Here’s the winning monologue in full:
As much as I kind of use a little bit of a startup analogy, like America never really found product market fit with what we were trying to do in Afghanistan.
There’s some fantastic Gallup polling that’s been done in Afghanistan over the past 15-20 years already, and they’ve actually had people on the ground polling there.
And most recently, which has been consistent for over ten years, polling shown that 87% to 90% of Afghans said that the government is corrupt. This is the government put in power put in place by the United States. 90% say businesses are corrupt. And if you go back to a poll they ran in 2010, the question was —
“In general, which of these statements comes closest to your point of view? Sharia law must be the only source of legislation.”
- 56% of the Afghan population in 2010 believe that to be true.
- And another 38% said Sharia law must be a source of legislation, but not the only source.
- That leaves just 7% of people that think that Sharia law should not be part of the legislative process in defining the Afghan laws and Constitution.
It’s almost like when you start a company and you try and create a product and you sell it to a customer base, you got to figure out what the product is. You got to make sure the customers want it. And then the idea for the startup works. The problem here is our views as a nation and maybe Western democracy doesn’t necessarily fit with what that market wants. And we can certainly make the case that we believe that our ethics and our values are superior and provide more of an opportunity for individual freedom and Liberty, things that we believe should be available around the world. But if the market is not buying it, the customers don’t want it. You’re really just raising a ton of venture money trying to create a product that no one really wants. And at the end of the day, you’re a trillion dollars down and you have to shut the thing down and it goes bankrupt.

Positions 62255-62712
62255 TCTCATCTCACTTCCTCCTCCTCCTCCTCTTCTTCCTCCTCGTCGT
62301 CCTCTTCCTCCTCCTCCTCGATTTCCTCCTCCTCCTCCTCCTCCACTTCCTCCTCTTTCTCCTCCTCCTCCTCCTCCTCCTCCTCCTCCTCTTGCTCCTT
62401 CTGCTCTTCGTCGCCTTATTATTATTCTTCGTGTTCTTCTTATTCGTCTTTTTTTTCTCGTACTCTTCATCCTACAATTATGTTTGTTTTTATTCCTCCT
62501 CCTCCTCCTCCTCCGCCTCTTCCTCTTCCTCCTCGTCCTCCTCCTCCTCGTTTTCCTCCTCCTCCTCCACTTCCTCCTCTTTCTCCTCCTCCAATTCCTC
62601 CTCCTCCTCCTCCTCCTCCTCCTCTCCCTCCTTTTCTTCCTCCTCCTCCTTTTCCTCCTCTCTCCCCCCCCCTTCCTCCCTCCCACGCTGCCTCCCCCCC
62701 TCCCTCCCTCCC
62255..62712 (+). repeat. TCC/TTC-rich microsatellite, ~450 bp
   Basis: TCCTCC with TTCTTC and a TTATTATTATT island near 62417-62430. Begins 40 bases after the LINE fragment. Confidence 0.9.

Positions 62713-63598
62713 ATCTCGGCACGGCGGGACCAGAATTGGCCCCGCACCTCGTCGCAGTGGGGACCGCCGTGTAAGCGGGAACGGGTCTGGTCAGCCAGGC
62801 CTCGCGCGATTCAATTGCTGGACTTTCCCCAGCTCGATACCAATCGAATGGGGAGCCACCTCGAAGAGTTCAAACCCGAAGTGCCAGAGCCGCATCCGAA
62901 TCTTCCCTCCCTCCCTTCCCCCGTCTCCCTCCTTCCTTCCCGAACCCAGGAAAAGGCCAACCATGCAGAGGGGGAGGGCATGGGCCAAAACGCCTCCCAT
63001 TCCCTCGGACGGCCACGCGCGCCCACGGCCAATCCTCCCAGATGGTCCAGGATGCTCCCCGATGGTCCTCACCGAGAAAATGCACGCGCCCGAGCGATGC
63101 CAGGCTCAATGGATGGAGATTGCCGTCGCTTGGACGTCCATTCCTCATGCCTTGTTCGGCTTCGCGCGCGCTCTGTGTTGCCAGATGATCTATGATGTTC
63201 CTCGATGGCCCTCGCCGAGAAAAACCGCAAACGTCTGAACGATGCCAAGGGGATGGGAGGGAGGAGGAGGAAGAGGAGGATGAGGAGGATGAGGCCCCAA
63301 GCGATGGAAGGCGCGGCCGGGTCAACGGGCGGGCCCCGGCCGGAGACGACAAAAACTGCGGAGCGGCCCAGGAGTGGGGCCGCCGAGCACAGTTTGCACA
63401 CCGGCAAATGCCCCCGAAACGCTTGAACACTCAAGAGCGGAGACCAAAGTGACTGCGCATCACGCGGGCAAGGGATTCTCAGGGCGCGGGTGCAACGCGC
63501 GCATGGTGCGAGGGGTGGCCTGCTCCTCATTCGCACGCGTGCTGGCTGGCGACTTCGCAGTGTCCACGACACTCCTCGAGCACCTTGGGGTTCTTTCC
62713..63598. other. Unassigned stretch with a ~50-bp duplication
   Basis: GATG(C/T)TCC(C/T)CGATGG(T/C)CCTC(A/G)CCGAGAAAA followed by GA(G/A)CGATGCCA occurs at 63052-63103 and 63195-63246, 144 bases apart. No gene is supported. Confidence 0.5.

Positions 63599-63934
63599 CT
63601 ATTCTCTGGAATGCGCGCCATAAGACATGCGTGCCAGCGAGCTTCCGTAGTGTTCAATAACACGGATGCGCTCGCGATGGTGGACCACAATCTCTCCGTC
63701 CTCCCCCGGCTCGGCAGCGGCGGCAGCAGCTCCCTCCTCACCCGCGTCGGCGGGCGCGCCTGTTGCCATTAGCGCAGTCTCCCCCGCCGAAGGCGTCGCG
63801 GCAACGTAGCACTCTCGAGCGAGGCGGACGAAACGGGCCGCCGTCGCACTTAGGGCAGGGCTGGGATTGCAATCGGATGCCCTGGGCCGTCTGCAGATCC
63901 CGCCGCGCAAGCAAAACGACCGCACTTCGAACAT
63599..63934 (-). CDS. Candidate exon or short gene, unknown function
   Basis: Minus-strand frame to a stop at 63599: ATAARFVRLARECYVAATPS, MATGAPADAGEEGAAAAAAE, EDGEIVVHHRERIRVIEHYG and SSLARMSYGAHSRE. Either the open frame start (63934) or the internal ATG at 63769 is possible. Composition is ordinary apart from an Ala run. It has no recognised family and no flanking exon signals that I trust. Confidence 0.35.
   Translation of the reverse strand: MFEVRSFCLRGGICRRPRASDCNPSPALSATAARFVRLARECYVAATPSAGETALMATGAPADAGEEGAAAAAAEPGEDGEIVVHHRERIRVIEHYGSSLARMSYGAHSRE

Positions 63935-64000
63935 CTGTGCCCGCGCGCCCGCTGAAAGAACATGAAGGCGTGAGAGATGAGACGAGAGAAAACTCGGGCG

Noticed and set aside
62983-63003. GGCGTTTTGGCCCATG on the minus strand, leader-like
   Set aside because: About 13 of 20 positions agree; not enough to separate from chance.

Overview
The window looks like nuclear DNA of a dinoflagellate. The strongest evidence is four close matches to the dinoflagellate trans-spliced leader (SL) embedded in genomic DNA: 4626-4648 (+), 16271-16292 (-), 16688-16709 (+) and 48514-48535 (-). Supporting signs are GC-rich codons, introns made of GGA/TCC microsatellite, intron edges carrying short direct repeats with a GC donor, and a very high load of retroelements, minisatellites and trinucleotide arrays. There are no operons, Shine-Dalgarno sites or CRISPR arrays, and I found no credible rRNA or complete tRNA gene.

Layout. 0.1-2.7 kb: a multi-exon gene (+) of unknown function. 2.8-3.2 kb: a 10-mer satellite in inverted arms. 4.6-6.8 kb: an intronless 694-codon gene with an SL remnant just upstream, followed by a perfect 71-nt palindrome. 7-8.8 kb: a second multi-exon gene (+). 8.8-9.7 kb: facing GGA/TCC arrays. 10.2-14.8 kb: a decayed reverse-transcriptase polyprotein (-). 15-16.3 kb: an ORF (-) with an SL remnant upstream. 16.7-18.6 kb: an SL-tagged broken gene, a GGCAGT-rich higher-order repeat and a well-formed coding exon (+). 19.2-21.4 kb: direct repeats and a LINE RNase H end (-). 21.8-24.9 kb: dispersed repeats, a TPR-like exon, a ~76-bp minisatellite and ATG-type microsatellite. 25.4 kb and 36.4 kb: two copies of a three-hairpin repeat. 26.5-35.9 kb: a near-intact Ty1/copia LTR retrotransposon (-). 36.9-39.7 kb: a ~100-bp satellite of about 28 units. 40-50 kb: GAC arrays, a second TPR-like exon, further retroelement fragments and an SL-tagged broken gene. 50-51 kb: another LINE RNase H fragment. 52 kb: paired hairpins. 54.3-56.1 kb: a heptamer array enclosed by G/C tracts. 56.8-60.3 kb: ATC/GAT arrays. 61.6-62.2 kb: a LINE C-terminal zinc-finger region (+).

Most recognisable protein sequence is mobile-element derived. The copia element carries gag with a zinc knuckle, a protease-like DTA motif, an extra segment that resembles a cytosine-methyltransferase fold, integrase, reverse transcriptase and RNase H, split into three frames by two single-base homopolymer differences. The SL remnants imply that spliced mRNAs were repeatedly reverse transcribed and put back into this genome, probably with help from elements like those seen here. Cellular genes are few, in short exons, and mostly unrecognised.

And that’s effectively what went down here. And if you look at the history of Afghanistan, remember, they were in the Soviet Afghan war in the 80s near the entire decade of the 80s. Then the Taliban came along and provided a degree of stability in the 90s. And then all of a sudden, this Al Qaeda 9-11 war began after Taliban had been in power for a year. And it’s been 20 plus years of strife and 20 years of stripe and challenge, where the population have increasingly viewed the government to be corrupt, businesses to be corrupt.
And here’s a really interesting statistic which also came out of this polling that Gallup does over the last ten years. The percentage of Afghans that are happy with their present household income has gone or not happy. Sorry, with their present household income has gone from 60% to 90% nine out of ten Afghans as of last year were not making enough money to make ends meet. So you put all of these facts together. You’ve got this long history of stripe with this company effectively coming in, trying to tell you how to run your government, how to run your country that doesn’t match with your beliefs on the way you think a government should be built. You’ve got all of this turmoil that’s happened historically. It really was, I would say, to some degree, this inevitable failure of the startup that got over funded, that never found product market fit, that never really got off the ground. Certainly the exit strategy on how do you win something down in this case? And it certainly relates to human lives. And the tragedy of the partners that we had on the ground was totally mishandled.
- David Friedberg, All In Podcast Episode 44